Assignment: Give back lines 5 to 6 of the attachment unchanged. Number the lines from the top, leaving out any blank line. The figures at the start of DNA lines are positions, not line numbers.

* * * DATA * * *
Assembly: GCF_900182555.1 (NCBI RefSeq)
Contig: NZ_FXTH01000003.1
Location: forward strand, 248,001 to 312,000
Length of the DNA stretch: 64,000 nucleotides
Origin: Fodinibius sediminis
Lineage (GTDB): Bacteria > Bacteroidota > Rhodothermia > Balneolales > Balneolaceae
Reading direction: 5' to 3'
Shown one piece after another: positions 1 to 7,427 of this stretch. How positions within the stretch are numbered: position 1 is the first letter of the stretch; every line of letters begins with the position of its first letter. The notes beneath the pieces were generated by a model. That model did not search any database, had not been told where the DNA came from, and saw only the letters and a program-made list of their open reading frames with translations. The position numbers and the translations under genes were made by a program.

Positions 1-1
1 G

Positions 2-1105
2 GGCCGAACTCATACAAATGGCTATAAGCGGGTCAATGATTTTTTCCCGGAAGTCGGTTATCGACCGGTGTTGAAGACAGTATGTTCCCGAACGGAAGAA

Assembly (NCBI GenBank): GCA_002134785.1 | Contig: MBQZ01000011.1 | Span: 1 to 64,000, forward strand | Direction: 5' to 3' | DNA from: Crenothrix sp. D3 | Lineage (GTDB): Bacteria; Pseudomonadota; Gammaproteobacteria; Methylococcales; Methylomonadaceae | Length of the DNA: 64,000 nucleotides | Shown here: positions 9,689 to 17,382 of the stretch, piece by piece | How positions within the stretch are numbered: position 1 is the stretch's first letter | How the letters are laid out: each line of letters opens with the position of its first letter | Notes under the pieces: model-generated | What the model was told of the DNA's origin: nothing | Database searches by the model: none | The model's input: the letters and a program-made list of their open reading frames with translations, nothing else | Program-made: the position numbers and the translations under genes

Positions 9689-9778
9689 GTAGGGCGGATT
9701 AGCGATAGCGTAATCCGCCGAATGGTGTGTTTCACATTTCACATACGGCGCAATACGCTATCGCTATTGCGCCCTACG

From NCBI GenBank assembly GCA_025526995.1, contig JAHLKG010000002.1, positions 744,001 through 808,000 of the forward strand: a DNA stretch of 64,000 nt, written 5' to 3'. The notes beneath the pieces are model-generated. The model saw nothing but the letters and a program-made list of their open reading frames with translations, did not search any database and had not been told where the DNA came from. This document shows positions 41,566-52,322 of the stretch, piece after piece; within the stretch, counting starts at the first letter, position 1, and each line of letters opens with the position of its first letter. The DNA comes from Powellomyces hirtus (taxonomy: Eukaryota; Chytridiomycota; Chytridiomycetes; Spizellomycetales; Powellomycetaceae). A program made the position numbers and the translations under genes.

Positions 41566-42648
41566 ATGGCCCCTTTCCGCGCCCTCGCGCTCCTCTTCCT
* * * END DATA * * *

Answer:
Origin: Fodinibius sediminis
Lineage (GTDB): Bacteria > Bacteroidota > Rhodothermia > Balneolales > Balneolaceae